Kristen Stewart and Jesse Eisenberg in American Ultra

The trailer for American Ultra promised something like The Bourne Identity by way of Pineapple Express, with an aimless stoner (Jesse Eisenberg) discovering that he’s really a CIA-programmed killing machine with amnesia. That is in fact the plot, but the mood is far more melancholy than the trailer conveyed. American Ultra isn’t an exuberant action comedy like Pineapple, but rather a downbeat suspense film with jokey elements. (Screenwriter Max Landis is the son of director John Landis, and his ambitious, if unsuccessful, mix of tones suggests an update of his father’s noble failure Into the Night.) This could explain why the movie isn’t a hit—viewers might have felt deceived by the advertisements and told others to stay away. Also the film’s anti-pot message is likely a turnoff to all those stoners who went to see Pineapple in droves.

The stoner hero of Ultra isn’t just a loser before he starts kicking ass—he’s virtually a composite of every negative pothead stereotype. Mike is unambitious, naive, forgetful, accident-prone, and so psychologically addicted to marijuana that he can’t go more than a couple hours without smoking it. His most redeeming quality may be his devotion to his girlfriend Phoebe, a more functional stoner who helps him keep his life from going to shambles. Mike’s also gentle and imaginative, yet he lacks the motivation to make good on either attribute. The film shows that he’s filled notebooks with sketches for a comic book series that will likely never come to fruition, and because he’s always too stoned, his attempts at kindness often turn out garbled.

Even Mike’s surroundings are pathetic. He and Phoebe live in a small, underpopulated West Virginia town whose most impressive sight may be the electrical-transmission towers. (The settings look especially lonely at night, which is when most of the action takes place.) They work, respectively, at a convenience store and a bail bondsman’s office. They rarely interact with other people on the job—when they aren’t cooped up in their house, it seems that Mike and Phoebe are cooped up inside their own heads. Director Nima Nourizadeh makes purposeful use of long shots, often isolating the characters in empty landscapes and interiors that correspond to their empty existence.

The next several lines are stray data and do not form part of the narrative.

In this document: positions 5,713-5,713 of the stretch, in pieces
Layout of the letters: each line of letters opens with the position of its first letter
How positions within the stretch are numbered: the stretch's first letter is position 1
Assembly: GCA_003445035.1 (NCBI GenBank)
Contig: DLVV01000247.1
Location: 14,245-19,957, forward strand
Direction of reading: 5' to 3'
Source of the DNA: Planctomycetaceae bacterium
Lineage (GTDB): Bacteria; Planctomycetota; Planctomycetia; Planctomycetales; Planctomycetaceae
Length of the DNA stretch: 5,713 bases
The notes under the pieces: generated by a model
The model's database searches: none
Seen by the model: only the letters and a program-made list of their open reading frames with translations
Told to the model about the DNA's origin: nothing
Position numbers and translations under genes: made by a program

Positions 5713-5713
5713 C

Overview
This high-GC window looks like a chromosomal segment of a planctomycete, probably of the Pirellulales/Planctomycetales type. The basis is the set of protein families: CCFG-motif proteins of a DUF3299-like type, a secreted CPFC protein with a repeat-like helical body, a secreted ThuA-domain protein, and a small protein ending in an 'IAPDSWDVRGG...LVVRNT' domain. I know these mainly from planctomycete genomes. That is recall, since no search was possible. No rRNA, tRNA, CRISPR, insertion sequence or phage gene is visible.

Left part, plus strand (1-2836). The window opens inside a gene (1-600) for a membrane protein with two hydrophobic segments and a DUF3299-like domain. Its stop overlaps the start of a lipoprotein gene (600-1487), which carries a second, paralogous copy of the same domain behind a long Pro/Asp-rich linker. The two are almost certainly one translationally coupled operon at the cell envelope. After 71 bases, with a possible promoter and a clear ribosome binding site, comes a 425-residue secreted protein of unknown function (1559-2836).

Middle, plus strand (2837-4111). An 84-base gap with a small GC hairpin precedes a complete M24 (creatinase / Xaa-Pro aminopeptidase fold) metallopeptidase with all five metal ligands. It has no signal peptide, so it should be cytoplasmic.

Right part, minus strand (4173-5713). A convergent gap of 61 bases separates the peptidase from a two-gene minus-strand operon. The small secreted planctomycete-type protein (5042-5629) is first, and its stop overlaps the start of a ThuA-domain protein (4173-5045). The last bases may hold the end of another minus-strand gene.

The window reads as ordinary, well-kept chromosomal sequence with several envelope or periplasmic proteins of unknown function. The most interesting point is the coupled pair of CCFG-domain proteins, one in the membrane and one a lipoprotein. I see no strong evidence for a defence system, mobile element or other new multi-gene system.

The revelations of Mike’s past, which should be funny or thrilling, register as somewhat sad. It turns out that his memory was erased because the CIA experiment in which he was a guinea pig failed, and that he’s lived under government surveillance ever since. In his reprogramming the CIA made him addicted to marijuana and afraid to travel, since he would be more docile that way and thus easier to monitor. The news comes like an addict’s paranoid, delusional explanation for why he has no control over addiction. Mike’s life wouldn’t be any different if he were just another pothead loser (and if a rogue CIA officer wasn’t trying to kill him). He’d do nothing of value, living like a deactivated machine.

Eisenberg plays Mike like an abandoned puppy, helpless and chronically nervous. It’s a touching performance, rooted in an emotional specificity that keeps the character from slipping into caricature. (Kristen Stewart, who plays Phoebe, is just as good—she brings such tenderness to the character that one rarely questions why she’d stay with a loser like Mike.) Mike appears helpless even when demonstrating his superior fighting skills, since he has as little control over them as he has over his addiction. Placing such a passive character at the center of an action movie represents an interesting inversion of genre formula, although it results in sense of dramatic dead weight. This could be another reason why American Ultra, for all its novel ideas, hasn’t caught on with audiences. Who wants to feel dragged down during an action movie?